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What are the Best Online Poker Computers?[ return to main articles page ]

By: Dan Cypra    [See all articles by Dan Cypra]
Published on Mar 20th, 2012
In a thread from earlier this year we found interesting, posters on PocketFives bantered back and forth about the best PCs to use for online poker. How much memory do you need? How much processing power do you need? What if you're on a budget? With computers coming in a limitless number of shapes and sizes, finding the ideal one for your online poker experience can be quite daunting. To help you out, let's take a look at what a few PocketFives members believe are the best poker PCs.

One of the first responders in the thread gave his advice when it comes to owning a top-tier poker PC: "Main issue you would need to be concerned with is having a fast processor speed and sufficient memory to run multiple programs [and] have a fast ISP upload/download connection. Probably want to have 6 GB to 8 GB of processor memory... If your current PC is more than four or five years old, then you would probably benefit by getting a new system with the latest OS."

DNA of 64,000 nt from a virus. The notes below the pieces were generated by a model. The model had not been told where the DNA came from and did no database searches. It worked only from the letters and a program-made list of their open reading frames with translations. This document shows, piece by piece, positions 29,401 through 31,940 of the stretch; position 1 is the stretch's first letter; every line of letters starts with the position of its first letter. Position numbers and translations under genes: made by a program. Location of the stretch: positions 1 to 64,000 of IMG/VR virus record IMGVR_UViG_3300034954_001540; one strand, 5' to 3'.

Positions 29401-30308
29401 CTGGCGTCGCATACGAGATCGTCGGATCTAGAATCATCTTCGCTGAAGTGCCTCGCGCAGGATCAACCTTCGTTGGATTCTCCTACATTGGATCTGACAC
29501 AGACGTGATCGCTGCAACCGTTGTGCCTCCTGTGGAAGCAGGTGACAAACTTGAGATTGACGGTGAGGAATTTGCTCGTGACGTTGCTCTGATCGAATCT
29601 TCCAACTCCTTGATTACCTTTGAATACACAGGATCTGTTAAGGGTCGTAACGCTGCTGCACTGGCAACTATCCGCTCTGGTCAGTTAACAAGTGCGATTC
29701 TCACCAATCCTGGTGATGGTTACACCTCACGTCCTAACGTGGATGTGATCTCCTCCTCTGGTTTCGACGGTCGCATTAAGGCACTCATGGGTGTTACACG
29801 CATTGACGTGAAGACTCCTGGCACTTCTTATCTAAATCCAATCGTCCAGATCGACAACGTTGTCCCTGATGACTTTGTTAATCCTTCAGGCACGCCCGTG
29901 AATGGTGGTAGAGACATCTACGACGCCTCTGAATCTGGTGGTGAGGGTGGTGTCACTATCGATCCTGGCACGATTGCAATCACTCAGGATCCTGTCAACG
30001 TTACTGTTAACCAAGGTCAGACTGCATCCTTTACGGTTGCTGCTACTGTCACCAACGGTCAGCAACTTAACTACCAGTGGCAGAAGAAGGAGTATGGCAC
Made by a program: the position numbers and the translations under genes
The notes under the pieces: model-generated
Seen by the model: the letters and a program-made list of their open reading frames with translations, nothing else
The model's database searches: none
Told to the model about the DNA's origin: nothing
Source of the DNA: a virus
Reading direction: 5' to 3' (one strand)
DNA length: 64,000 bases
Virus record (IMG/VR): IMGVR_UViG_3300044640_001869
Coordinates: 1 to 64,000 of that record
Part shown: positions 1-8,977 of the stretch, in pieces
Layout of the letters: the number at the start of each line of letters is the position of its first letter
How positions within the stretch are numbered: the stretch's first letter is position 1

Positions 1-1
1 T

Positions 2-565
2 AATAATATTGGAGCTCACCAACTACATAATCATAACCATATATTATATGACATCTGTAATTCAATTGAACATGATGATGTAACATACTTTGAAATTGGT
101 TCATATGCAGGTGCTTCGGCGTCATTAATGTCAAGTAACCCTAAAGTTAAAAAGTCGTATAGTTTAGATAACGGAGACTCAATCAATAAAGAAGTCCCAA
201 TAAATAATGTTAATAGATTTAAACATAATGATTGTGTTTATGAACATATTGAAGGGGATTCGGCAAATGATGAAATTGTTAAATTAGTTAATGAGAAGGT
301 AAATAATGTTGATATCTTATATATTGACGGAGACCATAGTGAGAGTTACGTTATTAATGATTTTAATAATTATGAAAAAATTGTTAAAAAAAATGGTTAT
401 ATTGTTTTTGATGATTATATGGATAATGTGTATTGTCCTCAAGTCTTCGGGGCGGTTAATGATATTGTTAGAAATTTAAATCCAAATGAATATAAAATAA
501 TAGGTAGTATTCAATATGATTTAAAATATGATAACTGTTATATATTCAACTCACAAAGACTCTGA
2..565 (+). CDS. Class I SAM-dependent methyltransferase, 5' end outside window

A Connecticut online poker player outlined, "Windows 7, i7 core, motherboard with at least three 6 Gbit/s SATA ports, and three SSD with similar read/write speeds connected to 6 Gbit/s SATA ports. Cheaper SSDs have write speeds significantly lower than their read speeds. [Also, get] a 2 TB hard drive for storage, 12 GB of RAM, install Windows 7 on one SSD, poker clients on the second SSD, and Holdem Manager on the third SSD." The same poster also stressed the importance of having an above average video card.

While some posters in the thread noted that the above machine would likely be quite pricey, others reiterated the importance of using an SSD, or solid state drive: "If you are using Holdem Manager, then the one of the most important things you can do is use an SSD instead of a standard one. I have found it makes a huge difference, especially with a lot of tables open."